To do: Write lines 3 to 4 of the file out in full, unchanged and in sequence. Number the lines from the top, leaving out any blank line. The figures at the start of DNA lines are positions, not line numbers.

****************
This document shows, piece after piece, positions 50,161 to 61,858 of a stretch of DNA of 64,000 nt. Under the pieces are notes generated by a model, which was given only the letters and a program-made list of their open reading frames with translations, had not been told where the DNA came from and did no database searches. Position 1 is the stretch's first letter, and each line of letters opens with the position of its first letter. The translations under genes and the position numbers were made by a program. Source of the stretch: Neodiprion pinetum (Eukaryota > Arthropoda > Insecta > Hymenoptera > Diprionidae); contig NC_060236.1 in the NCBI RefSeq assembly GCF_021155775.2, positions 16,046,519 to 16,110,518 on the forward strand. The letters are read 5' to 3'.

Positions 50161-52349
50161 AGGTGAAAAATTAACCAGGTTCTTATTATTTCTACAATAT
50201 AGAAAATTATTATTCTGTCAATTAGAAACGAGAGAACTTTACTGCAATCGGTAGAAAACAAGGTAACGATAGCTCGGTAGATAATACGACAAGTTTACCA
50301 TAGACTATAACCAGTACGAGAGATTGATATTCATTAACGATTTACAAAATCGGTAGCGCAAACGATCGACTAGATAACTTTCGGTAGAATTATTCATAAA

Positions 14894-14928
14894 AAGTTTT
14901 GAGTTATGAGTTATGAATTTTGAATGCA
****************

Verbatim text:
50161 AGGTGAAAAATTAACCAGGTTCTTATTATTTCTACAATAT
50201 AGAAAATTATTATTCTGTCAATTAGAAACGAGAGAACTTTACTGCAATCGGTAGAAAACAAGGTAACGATAGCTCGGTAGATAATACGACAAGTTTACCA